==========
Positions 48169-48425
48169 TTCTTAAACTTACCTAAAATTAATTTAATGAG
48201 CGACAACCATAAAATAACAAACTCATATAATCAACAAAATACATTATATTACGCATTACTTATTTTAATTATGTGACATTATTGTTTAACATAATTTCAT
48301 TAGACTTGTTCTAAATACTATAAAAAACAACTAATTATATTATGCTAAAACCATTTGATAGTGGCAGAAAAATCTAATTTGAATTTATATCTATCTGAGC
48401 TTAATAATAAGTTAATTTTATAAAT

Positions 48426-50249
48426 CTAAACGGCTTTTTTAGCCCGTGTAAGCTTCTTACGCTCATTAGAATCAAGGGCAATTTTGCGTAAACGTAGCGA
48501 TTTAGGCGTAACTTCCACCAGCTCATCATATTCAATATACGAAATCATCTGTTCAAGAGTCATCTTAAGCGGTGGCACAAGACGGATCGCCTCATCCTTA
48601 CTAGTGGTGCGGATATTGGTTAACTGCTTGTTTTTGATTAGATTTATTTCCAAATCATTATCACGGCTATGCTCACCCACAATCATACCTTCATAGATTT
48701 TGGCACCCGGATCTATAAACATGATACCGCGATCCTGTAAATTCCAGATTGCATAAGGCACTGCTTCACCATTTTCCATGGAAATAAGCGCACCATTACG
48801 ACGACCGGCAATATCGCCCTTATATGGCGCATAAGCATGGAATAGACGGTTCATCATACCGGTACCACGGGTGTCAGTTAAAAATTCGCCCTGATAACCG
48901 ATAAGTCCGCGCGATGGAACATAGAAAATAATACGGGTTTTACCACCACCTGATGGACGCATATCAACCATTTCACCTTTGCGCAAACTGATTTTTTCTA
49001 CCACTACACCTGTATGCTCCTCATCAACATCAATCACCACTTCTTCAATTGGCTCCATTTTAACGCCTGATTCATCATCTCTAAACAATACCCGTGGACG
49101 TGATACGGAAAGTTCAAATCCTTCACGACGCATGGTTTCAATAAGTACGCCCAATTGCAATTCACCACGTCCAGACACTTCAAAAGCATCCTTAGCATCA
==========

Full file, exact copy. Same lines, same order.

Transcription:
Positions 48169-48425
48169 TTCTTAAACTTACCTAAAATTAATTTAATGAG
48201 CGACAACCATAAAATAACAAACTCATATAATCAACAAAATACATTATATTACGCATTACTTATTTTAATTATGTGACATTATTGTTTAACATAATTTCAT
48301 TAGACTTGTTCTAAATACTATAAAAAACAACTAATTATATTATGCTAAAACCATTTGATAGTGGCAGAAAAATCTAATTTGAATTTATATCTATCTGAGC
48401 TTAATAATAAGTTAATTTTATAAAT

Positions 48426-50249
48426 CTAAACGGCTTTTTTAGCCCGTGTAAGCTTCTTACGCTCATTAGAATCAAGGGCAATTTTGCGTAAACGTAGCGA
48501 TTTAGGCGTAACTTCCACCAGCTCATCATATTCAATATACGAAATCATCTGTTCAAGAGTCATCTTAAGCGGTGGCACAAGACGGATCGCCTCATCCTTA
48601 CTAGTGGTGCGGATATTGGTTAACTGCTTGTTTTTGATTAGATTTATTTCCAAATCATTATCACGGCTATGCTCACCCACAATCATACCTTCATAGATTT
48701 TGGCACCCGGATCTATAAACATGATACCGCGATCCTGTAAATTCCAGATTGCATAAGGCACTGCTTCACCATTTTCCATGGAAATAAGCGCACCATTACG
48801 ACGACCGGCAATATCGCCCTTATATGGCGCATAAGCATGGAATAGACGGTTCATCATACCGGTACCACGGGTGTCAGTTAAAAATTCGCCCTGATAACCG
48901 ATAAGTCCGCGCGATGGAACATAGAAAATAATACGGGTTTTACCACCACCTGATGGACGCATATCAACCATTTCACCTTTGCGCAAACTGATTTTTTCTA
49001 CCACTACACCTGTATGCTCCTCATCAACATCAATCACCACTTCTTCAATTGGCTCCATTTTAACGCCTGATTCATCATCTCTAAACAATACCCGTGGACG
49101 TGATACGGAAAGTTCAAATCCTTCACGACGCATGGTTTCAATAAGTACGCCCAATTGCAATTCACCACGTCCAGACACTTCAAAAGCATCCTTAGCATCA